Canalicular stenosis following probing for congenital nasolacrimal duct obstruction.

University of Wisconsin, Department of Ophthalmology, Madison.
Ophthalmic surgery 05/1991; 22(4):228-32.
Source: PubMed

ABSTRACT A canalicular stenosis was identified in 29 of 66 (44%) children and 35 of 80 (44%) lacrimal drainage systems undergoing silicone intubation for congenital nasolacrimal duct obstruction, having previously had unsuccessful probings. The stenoses were equally divided between boys and girls and between right and left sides. There was no significant difference in age at the time of probing, number of prior probings, or age at intubation between children with and without canalicular stenosis. Stenoses may be congenital or acquired as a result of faulty probing. Any child undergoing a second lacrimal procedure after a failed probing should be evaluated for evidence of a canalicular stenosis. If a stenosis is present, a silicone stent should be placed to try to salvage the canaliculus.

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    ABSTRACT: Our review aims to provide an update of management protocols for congenital nasolacrimal duct obstruction (CNDO). Although early probing performed before the age of 1 year was traditionally recommended, many reports have since confirmed high frequencies of spontaneous resolution during the first year of life. Accordingly, a 'wait-and-see' approach, combined with conservative therapies, is judged to be the best option in infants aged<1 year. By contrast, persistent obstruction beyond 1 year of age warrants probing as a first-line interventional therapy. However, the optimal timing for probing remains controversial. Although there remains a high possibility of spontaneous resolution after the first year of age, this must be balanced against the decrease in success rates for probing that accompanies advancing age. If conservative management fails, persistent CNDO beyond 1 year of age should be managed either by further observation or by primary probing according to the severity of symptoms. In patients in whom probing fails, advanced treatment such as balloon catheter dilation, silicone tube intubation or dacryocystorhinostomy may be considered.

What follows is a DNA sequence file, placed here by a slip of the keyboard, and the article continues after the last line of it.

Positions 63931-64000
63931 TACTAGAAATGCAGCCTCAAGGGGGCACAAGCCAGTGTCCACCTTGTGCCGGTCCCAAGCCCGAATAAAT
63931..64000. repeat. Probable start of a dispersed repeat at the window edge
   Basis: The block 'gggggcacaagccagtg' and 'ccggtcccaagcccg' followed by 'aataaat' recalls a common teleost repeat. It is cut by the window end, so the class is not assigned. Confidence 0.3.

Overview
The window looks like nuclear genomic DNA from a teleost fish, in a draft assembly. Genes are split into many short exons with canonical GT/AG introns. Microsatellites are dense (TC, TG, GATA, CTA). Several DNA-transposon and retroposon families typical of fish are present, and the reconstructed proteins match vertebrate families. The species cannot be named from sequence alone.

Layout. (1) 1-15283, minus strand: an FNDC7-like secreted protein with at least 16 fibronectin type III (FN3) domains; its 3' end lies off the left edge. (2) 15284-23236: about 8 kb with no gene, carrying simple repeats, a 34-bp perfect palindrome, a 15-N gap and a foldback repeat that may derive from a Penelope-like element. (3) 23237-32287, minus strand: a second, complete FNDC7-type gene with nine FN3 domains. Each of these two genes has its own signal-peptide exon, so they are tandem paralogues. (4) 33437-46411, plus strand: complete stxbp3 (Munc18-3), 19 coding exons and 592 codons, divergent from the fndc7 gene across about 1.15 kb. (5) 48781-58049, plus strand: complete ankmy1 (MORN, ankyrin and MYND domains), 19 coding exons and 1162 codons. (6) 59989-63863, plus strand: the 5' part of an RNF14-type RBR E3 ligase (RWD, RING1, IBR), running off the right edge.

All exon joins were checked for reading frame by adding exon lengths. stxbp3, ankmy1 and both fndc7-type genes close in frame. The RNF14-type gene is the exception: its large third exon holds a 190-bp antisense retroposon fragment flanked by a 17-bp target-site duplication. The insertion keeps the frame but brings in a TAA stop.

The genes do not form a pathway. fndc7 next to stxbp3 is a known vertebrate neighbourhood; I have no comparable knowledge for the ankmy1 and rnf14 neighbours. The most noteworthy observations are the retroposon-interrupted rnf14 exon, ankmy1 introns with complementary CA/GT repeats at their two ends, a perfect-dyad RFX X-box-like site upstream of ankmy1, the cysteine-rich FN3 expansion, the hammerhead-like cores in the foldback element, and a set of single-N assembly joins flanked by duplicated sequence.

Acta ophthalmologica 08/2009; 88(5):506-13. · 2.44 Impact Factor